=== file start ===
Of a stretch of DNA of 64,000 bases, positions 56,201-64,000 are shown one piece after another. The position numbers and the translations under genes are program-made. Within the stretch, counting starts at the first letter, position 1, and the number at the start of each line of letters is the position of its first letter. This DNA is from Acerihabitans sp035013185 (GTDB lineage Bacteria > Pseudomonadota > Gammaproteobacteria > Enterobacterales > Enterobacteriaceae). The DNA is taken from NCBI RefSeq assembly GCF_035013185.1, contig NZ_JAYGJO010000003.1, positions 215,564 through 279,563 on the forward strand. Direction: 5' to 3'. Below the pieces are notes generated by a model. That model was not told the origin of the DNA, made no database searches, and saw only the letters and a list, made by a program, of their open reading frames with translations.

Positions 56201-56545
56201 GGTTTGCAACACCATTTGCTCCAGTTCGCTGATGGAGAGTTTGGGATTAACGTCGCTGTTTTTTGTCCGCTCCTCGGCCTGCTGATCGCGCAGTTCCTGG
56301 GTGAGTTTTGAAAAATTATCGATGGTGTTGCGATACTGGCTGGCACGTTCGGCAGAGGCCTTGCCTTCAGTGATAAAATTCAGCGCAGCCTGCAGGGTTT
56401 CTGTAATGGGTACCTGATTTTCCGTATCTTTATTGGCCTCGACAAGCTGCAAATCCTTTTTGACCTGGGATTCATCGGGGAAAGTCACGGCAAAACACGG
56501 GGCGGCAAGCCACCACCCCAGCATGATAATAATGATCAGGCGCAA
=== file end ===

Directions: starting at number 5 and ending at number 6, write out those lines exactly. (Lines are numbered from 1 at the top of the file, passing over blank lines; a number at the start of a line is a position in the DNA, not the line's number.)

56401 CTGTAATGGGTACCTGATTTTCCGTATCTTTATTGGCCTCGACAAGCTGCAAATCCTTTTTGACCTGGGATTCATCGGGGAAAGTCACGGCAAAACACGG
56501 GGCGGCAAGCCACCACCCCAGCATGATAATAATGATCAGGCGCAA